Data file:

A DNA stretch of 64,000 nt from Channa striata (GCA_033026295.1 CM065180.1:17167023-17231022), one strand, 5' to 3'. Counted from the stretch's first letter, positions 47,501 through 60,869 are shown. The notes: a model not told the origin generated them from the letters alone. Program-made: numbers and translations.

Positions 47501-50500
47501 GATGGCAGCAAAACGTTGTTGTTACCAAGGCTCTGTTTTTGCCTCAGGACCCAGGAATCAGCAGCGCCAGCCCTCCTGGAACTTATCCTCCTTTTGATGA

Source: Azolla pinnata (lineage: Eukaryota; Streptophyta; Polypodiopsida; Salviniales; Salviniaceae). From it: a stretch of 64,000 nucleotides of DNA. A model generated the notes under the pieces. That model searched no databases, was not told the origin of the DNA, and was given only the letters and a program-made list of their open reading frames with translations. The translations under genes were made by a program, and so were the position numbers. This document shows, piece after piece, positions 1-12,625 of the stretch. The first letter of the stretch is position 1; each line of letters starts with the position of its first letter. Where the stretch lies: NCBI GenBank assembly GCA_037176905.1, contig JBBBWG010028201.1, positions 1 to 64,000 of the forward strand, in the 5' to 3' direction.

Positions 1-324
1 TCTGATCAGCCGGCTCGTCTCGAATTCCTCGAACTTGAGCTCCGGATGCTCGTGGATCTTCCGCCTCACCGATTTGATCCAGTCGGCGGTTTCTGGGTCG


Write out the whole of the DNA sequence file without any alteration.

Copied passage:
A DNA stretch of 64,000 nt from Channa striata (GCA_033026295.1 CM065180.1:17167023-17231022), one strand, 5' to 3'. Counted from the stretch's first letter, positions 47,501 through 60,869 are shown. The notes: a model not told the origin generated them from the letters alone. Program-made: numbers and translations.

Positions 47501-50500
47501 GATGGCAGCAAAACGTTGTTGTTACCAAGGCTCTGTTTTTGCCTCAGGACCCAGGAATCAGCAGCGCCAGCCCTCCTGGAACTTATCCTCCTTTTGATGA

Source: Azolla pinnata (lineage: Eukaryota; Streptophyta; Polypodiopsida; Salviniales; Salviniaceae). From it: a stretch of 64,000 nucleotides of DNA. A model generated the notes under the pieces. That model searched no databases, was not told the origin of the DNA, and was given only the letters and a program-made list of their open reading frames with translations. The translations under genes were made by a program, and so were the position numbers. This document shows, piece after piece, positions 1-12,625 of the stretch. The first letter of the stretch is position 1; each line of letters starts with the position of its first letter. Where the stretch lies: NCBI GenBank assembly GCA_037176905.1, contig JBBBWG010028201.1, positions 1 to 64,000 of the forward strand, in the 5' to 3' direction.

Positions 1-324
1 TCTGATCAGCCGGCTCGTCTCGAATTCCTCGAACTTGAGCTCCGGATGCTCGTGGATCTTCCGCCTCACCGATTTGATCCAGTCGGCGGTTTCTGGGTCG